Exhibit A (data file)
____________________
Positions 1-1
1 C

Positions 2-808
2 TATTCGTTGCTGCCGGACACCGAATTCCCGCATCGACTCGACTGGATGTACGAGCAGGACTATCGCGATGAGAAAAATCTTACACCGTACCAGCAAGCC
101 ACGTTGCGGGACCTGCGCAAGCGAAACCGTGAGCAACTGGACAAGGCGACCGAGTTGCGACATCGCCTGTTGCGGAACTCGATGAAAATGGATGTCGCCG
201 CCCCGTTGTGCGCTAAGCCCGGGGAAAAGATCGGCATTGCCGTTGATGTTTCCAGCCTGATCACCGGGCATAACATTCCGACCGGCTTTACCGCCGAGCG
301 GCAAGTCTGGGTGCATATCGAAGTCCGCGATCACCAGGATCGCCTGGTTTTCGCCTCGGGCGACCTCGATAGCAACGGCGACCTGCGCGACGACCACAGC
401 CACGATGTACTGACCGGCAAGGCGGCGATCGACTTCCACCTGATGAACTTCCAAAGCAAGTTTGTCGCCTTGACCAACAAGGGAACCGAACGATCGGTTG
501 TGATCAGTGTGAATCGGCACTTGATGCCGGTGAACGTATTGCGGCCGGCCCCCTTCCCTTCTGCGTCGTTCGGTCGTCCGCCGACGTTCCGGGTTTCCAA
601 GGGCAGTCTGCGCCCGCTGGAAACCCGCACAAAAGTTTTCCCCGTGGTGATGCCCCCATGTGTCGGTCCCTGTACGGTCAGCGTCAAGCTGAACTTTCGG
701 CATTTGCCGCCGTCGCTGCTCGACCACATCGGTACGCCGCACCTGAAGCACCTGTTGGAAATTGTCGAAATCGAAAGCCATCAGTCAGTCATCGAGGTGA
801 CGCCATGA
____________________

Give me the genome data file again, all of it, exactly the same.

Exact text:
Positions 1-1
1 C

Positions 2-808
2 TATTCGTTGCTGCCGGACACCGAATTCCCGCATCGACTCGACTGGATGTACGAGCAGGACTATCGCGATGAGAAAAATCTTACACCGTACCAGCAAGCC
101 ACGTTGCGGGACCTGCGCAAGCGAAACCGTGAGCAACTGGACAAGGCGACCGAGTTGCGACATCGCCTGTTGCGGAACTCGATGAAAATGGATGTCGCCG
201 CCCCGTTGTGCGCTAAGCCCGGGGAAAAGATCGGCATTGCCGTTGATGTTTCCAGCCTGATCACCGGGCATAACATTCCGACCGGCTTTACCGCCGAGCG
301 GCAAGTCTGGGTGCATATCGAAGTCCGCGATCACCAGGATCGCCTGGTTTTCGCCTCGGGCGACCTCGATAGCAACGGCGACCTGCGCGACGACCACAGC
401 CACGATGTACTGACCGGCAAGGCGGCGATCGACTTCCACCTGATGAACTTCCAAAGCAAGTTTGTCGCCTTGACCAACAAGGGAACCGAACGATCGGTTG
501 TGATCAGTGTGAATCGGCACTTGATGCCGGTGAACGTATTGCGGCCGGCCCCCTTCCCTTCTGCGTCGTTCGGTCGTCCGCCGACGTTCCGGGTTTCCAA
601 GGGCAGTCTGCGCCCGCTGGAAACCCGCACAAAAGTTTTCCCCGTGGTGATGCCCCCATGTGTCGGTCCCTGTACGGTCAGCGTCAAGCTGAACTTTCGG
701 CATTTGCCGCCGTCGCTGCTCGACCACATCGGTACGCCGCACCTGAAGCACCTGTTGGAAATTGTCGAAATCGAAAGCCATCAGTCAGTCATCGAGGTGA
801 CGCCATGA